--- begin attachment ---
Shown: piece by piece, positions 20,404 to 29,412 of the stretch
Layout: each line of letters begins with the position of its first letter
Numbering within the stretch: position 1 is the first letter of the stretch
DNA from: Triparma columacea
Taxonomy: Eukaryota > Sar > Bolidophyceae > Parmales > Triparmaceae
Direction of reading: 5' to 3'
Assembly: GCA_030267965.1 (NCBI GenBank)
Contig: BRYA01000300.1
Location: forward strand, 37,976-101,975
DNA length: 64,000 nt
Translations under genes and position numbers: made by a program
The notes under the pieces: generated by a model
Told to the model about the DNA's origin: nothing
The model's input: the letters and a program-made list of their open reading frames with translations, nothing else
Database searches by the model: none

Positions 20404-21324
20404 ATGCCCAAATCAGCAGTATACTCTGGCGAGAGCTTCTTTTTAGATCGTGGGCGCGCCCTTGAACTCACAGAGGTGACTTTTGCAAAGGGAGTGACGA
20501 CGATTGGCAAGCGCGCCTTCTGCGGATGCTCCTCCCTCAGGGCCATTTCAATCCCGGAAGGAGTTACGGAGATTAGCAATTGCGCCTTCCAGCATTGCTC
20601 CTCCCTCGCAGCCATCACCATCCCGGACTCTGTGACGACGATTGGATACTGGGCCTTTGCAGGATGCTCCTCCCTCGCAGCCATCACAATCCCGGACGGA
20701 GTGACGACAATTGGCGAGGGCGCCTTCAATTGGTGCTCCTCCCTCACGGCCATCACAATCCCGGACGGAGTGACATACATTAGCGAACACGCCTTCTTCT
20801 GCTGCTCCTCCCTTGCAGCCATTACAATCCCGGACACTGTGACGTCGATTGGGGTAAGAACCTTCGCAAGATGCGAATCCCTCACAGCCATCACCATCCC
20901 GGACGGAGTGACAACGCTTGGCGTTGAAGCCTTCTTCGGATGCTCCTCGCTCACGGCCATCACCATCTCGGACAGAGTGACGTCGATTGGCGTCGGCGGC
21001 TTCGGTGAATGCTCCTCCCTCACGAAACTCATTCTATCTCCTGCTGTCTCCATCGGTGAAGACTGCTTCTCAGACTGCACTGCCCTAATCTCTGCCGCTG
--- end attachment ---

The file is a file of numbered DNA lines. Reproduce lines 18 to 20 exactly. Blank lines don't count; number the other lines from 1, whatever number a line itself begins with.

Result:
20501 CGATTGGCAAGCGCGCCTTCTGCGGATGCTCCTCCCTCAGGGCCATTTCAATCCCGGAAGGAGTTACGGAGATTAGCAATTGCGCCTTCCAGCATTGCTC
20601 CTCCCTCGCAGCCATCACCATCCCGGACTCTGTGACGACGATTGGATACTGGGCCTTTGCAGGATGCTCCTCCCTCGCAGCCATCACAATCCCGGACGGA
20701 GTGACGACAATTGGCGAGGGCGCCTTCAATTGGTGCTCCTCCCTCACGGCCATCACAATCCCGGACGGAGTGACATACATTAGCGAACACGCCTTCTTCT